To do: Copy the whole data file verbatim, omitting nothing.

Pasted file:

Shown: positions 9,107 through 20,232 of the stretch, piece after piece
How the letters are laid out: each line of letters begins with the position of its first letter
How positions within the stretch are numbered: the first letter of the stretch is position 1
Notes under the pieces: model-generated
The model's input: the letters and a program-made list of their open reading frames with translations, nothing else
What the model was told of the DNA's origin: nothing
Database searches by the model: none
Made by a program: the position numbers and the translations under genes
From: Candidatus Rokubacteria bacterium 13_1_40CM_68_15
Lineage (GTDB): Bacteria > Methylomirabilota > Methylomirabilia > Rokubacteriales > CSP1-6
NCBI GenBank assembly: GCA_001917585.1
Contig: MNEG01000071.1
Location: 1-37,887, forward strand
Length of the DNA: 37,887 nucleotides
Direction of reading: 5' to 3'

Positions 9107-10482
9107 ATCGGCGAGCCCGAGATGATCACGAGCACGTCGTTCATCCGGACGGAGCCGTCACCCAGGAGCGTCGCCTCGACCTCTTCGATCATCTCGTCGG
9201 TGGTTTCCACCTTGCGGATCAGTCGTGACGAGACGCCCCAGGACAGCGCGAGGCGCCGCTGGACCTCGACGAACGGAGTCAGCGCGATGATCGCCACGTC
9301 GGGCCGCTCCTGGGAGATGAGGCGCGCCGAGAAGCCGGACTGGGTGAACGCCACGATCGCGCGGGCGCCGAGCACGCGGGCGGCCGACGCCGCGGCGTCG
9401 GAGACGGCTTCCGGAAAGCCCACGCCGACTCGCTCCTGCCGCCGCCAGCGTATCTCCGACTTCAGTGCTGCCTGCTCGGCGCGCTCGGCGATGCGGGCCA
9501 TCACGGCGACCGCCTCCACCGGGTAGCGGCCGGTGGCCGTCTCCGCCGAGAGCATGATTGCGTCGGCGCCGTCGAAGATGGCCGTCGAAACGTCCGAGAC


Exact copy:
Shown: positions 9,107 through 20,232 of the stretch, piece after piece
How the letters are laid out: each line of letters begins with the position of its first letter
How positions within the stretch are numbered: the first letter of the stretch is position 1
Notes under the pieces: model-generated
The model's input: the letters and a program-made list of their open reading frames with translations, nothing else
What the model was told of the DNA's origin: nothing
Database searches by the model: none
Made by a program: the position numbers and the translations under genes
From: Candidatus Rokubacteria bacterium 13_1_40CM_68_15
Lineage (GTDB): Bacteria > Methylomirabilota > Methylomirabilia > Rokubacteriales > CSP1-6
NCBI GenBank assembly: GCA_001917585.1
Contig: MNEG01000071.1
Location: 1-37,887, forward strand
Length of the DNA: 37,887 nucleotides
Direction of reading: 5' to 3'

Positions 9107-10482
9107 ATCGGCGAGCCCGAGATGATCACGAGCACGTCGTTCATCCGGACGGAGCCGTCACCCAGGAGCGTCGCCTCGACCTCTTCGATCATCTCGTCGG
9201 TGGTTTCCACCTTGCGGATCAGTCGTGACGAGACGCCCCAGGACAGCGCGAGGCGCCGCTGGACCTCGACGAACGGAGTCAGCGCGATGATCGCCACGTC
9301 GGGCCGCTCCTGGGAGATGAGGCGCGCCGAGAAGCCGGACTGGGTGAACGCCACGATCGCGCGGGCGCCGAGCACGCGGGCGGCCGACGCCGCGGCGTCG
9401 GAGACGGCTTCCGGAAAGCCCACGCCGACTCGCTCCTGCCGCCGCCAGCGTATCTCCGACTTCAGTGCTGCCTGCTCGGCGCGCTCGGCGATGCGGGCCA
9501 TCACGGCGACCGCCTCCACCGGGTAGCGGCCGGTGGCCGTCTCCGCCGAGAGCATGATTGCGTCGGCGCCGTCGAAGATGGCCGTCGAAACGTCCGAGAC